2
$\begingroup$

I have a question about the proof of Liouville's theorem as given on Wikipedia.

If I assume that $f(z)$ is entire and bounded only on $B_r(0)$ for some $r$ > 0, then using the same idea of the proof above, why can't I conclude that $f$ is constant on the whole domain?

$\endgroup$
  • $\begingroup$ can you write the usual proof of Liouville's theorem ? $\endgroup$ – reuns Oct 2 '16 at 20:48
  • $\begingroup$ what do you mean the usual proof? $\endgroup$ – Keith Oct 2 '16 at 20:48
  • $\begingroup$ the proof that a bounded entire function is constant.. $\endgroup$ – reuns Oct 2 '16 at 20:49
  • $\begingroup$ I do not really know what is the usual proof, can you just spot the problem of this proof?@user1952009 $\endgroup$ – Keith Oct 2 '16 at 21:59
2
$\begingroup$

If you only assume that $f$ is bounded on some specific disc, you can't let $r \to \infty$ to get $a_k = 0$ (with notation as in the linked proof).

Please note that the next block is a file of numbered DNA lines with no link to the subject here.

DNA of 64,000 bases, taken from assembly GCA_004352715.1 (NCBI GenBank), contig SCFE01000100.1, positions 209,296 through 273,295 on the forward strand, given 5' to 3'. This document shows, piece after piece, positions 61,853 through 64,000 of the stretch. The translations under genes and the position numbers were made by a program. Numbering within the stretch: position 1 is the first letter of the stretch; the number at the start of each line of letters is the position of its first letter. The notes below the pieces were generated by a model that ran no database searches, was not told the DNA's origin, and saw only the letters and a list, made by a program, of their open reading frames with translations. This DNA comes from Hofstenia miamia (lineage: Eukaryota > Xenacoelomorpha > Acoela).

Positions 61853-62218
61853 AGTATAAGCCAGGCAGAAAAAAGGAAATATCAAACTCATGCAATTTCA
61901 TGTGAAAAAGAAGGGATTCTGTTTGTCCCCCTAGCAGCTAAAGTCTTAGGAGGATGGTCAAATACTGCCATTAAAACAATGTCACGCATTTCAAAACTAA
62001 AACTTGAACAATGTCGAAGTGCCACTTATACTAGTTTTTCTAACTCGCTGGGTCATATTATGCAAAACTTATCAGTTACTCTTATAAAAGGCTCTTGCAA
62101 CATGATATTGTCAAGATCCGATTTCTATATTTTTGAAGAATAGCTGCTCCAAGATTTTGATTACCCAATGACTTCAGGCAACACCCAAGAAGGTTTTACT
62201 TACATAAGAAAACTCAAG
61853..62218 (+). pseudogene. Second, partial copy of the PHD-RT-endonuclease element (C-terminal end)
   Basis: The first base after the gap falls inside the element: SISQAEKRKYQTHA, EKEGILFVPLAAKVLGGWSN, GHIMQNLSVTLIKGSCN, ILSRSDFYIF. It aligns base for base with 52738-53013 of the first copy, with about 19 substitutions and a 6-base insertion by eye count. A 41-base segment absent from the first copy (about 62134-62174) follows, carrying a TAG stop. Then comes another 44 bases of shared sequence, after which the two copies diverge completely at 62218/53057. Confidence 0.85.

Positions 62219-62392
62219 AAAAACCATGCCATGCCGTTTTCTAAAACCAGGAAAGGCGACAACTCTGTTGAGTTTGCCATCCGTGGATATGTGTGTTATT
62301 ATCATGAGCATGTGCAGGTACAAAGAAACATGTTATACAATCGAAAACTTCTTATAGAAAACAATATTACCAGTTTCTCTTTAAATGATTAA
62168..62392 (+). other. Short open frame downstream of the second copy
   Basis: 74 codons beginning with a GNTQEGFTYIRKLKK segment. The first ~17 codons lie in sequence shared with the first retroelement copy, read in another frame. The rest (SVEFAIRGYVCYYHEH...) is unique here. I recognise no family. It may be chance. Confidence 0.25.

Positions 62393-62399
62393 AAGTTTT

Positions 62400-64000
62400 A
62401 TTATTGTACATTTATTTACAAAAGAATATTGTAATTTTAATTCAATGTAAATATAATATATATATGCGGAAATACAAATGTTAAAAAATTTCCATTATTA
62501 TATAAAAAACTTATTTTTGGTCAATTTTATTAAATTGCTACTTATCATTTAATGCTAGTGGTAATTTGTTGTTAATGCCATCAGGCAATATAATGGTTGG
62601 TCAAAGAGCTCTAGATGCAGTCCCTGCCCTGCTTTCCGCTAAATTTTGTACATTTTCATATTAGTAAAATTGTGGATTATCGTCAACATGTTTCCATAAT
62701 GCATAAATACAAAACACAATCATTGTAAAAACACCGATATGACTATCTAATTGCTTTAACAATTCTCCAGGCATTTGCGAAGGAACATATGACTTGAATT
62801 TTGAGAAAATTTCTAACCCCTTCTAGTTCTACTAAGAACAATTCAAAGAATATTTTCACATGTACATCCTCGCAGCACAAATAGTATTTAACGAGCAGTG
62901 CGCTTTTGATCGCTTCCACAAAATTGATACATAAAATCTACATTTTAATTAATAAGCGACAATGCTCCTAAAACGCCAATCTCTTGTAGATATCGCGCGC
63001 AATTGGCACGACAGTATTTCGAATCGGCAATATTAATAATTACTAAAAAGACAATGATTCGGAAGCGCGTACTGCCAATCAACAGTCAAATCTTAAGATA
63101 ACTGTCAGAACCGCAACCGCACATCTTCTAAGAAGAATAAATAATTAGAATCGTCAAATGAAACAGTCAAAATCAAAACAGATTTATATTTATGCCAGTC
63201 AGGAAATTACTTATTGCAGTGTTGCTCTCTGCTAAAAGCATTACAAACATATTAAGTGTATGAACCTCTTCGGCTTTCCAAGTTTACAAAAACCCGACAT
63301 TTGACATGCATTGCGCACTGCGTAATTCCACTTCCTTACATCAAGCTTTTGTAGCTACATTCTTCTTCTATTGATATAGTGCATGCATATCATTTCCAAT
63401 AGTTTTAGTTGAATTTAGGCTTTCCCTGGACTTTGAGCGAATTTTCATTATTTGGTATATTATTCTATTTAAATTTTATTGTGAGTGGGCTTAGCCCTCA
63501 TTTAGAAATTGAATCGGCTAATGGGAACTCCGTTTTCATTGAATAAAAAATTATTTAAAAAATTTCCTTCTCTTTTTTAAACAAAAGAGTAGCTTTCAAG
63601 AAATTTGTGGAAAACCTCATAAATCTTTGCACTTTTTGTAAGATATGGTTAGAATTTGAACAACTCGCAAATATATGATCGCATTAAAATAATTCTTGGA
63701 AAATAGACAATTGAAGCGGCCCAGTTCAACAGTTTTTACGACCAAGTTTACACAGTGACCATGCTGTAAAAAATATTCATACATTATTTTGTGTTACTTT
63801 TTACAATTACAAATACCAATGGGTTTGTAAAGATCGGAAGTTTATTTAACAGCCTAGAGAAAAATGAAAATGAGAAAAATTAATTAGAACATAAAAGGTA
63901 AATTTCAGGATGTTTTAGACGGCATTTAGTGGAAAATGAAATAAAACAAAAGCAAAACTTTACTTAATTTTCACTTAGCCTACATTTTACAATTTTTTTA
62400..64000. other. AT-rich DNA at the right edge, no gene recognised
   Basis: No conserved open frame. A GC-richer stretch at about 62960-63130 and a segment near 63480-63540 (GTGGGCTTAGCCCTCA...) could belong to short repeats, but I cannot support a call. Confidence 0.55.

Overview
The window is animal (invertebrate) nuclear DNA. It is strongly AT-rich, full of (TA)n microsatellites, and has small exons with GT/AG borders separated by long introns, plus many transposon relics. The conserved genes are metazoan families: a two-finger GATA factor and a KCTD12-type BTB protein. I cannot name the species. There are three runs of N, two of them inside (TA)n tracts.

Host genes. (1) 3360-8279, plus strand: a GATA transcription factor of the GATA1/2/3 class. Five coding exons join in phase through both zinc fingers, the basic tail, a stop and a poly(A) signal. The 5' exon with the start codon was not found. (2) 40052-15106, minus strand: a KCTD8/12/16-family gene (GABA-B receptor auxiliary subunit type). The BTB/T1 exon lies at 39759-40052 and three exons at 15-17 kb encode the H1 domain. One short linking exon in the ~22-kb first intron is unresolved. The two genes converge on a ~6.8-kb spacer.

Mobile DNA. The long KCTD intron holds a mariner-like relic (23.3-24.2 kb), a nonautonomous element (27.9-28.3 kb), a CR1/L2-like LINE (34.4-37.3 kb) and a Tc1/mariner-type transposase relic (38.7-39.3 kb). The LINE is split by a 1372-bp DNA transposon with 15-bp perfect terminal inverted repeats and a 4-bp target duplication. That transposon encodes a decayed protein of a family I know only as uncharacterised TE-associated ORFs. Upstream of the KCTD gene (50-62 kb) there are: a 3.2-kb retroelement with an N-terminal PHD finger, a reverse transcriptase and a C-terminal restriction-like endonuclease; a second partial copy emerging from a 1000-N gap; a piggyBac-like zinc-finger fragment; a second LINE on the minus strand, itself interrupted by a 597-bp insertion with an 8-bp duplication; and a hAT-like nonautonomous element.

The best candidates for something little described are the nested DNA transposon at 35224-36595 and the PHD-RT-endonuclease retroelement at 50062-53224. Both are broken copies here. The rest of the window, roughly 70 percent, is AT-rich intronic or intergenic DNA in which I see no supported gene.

Note that if $f$ is entire, then $f$ is bounded on every disc since it is continuous. The bound on $f$ depends on the radius of the disc though in general.

$\endgroup$
  • $\begingroup$ Suppose that I have $R>0$ then $f = \sum_0 ^\infty z^n \int _{B_R(0)}\frac{f(w)}{w} dw$, and $ \int _{B_r(0)}\frac{f(w)}{w} dw$, am I right? If this is right(which I do think is right), then I can sill use the same techniques as before. $\endgroup$ – Keith Oct 2 '16 at 20:37
  • $\begingroup$ @Keith as written that's not right at all. Likely you forgot a power of $n$. But the problem persists. For some $R>0$ you get a bound for the $n$ coefficient of $M/R^{n}$ and that's it. How would you continue? $\endgroup$ – quid Oct 2 '16 at 20:51
  • $\begingroup$ @Keith as I said, write the usual proof of Liouville's theorem, and it will become obvious when it applies and when it doesn't $\endgroup$ – reuns Oct 2 '16 at 20:54
  • $\begingroup$ Sorry I do forget (n+1). I would not work on $R>0$. My thought is to use that $\int_{B_R(0)} \frac{f(w)}{w^{n+1}}dw = \int _{B_r(0)} \frac{f(w)}{w^{n+1}}dw$, then I can make $r$ arbitrarily small. $\endgroup$ – Keith Oct 2 '16 at 20:58
  • $\begingroup$ The smaller you make $r$, the worse the bound gets. $\endgroup$ – mrf Oct 2 '16 at 21:13

Your Answer

By clicking “Post Your Answer”, you agree to our terms of service, privacy policy and cookie policy

Not the answer you're looking for? Browse other questions tagged or ask your own question.